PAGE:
I don't think sport's "judges" will have a lot of sympathy with the "athletes' duty to check" argument where a common medicine is blacklisted for the first time. I have looked on the WADA website and no press release was issued in respect of the blacklisting. That means that the various magazines for competitors in different sports would not have picked up on it unless journalists had ploughed through the new doping lists and worked out what was significant in terms of legitimate use,

    Whilst one can be sceptical about a 28 year old tennis player, this ban will also be affecting veteran sport and more sedentary sports than lawn tennis where there is a much greater likelihood of legitimate use.
    I understand Sharapova was notified five times altogether about the impending change, and this press notice, for instance, seems very clear to me:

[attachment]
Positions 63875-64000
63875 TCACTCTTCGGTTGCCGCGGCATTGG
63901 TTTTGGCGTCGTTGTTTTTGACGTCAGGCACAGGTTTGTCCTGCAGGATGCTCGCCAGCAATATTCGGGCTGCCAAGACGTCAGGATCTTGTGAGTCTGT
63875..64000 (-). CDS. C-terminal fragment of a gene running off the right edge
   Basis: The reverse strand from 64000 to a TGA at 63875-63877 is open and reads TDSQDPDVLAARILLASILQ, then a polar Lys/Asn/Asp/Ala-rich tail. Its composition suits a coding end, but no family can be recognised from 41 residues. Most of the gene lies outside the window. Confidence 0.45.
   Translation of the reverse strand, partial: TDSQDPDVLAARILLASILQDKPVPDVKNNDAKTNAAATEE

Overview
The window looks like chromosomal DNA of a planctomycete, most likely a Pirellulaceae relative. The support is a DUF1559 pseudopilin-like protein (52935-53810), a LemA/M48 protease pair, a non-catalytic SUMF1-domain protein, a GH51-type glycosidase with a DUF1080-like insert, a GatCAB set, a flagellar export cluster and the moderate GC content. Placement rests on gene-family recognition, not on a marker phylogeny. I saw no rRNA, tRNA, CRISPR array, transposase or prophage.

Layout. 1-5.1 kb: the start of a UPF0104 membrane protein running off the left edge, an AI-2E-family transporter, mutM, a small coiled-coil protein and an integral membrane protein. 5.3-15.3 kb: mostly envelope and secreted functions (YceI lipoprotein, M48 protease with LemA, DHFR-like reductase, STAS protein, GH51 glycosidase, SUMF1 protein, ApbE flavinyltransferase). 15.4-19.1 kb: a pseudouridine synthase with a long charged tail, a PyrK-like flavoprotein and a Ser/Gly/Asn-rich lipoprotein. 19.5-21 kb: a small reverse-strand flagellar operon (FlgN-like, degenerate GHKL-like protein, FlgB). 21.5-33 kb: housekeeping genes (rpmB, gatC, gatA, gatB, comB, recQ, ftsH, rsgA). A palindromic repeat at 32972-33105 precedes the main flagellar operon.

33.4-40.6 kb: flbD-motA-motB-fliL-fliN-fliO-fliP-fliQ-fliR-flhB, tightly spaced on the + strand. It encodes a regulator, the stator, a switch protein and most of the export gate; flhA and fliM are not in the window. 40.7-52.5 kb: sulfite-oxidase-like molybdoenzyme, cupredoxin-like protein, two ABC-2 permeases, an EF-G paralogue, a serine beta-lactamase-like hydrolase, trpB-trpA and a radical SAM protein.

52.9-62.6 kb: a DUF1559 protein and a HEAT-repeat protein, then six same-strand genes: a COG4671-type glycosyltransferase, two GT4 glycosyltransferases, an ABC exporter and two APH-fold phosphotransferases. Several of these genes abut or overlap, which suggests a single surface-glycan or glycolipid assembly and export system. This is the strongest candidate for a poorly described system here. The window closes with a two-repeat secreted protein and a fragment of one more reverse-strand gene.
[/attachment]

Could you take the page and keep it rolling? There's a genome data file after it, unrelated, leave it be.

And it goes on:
http://www.usatoday.com/story/sports...nces/73073450/

    As you can see, it names only one drug, is very timely and mentions both the drug's names (Sharapova claims she only knew one of the names).

    Bear in mind that these athletes were not really using the drug for medical reasons. They were taking it as an aid to competition and would (or should, if they had any sense) been monitoring it (as it was already on the watch list) in the expectation it would become banned at some stage. It seems to me that WADA has bent over backwards to give notice.

    In her case, the fact she was US-resident and it is not legally available there speaks volumes, especially when taken together with the claim her family doctor prescribed it.

    Your point about veteran sport is a good one, but such competitions are not generally drug-tested and, anyway, TUEs are freely available in case of genuine need. My son has been an amateur athlete in an Olympic sport for twelve years, starting as a junior and reaching international standard briefly, and has not been drug-tested once (and we have seen no sign of drug-testing among his peers).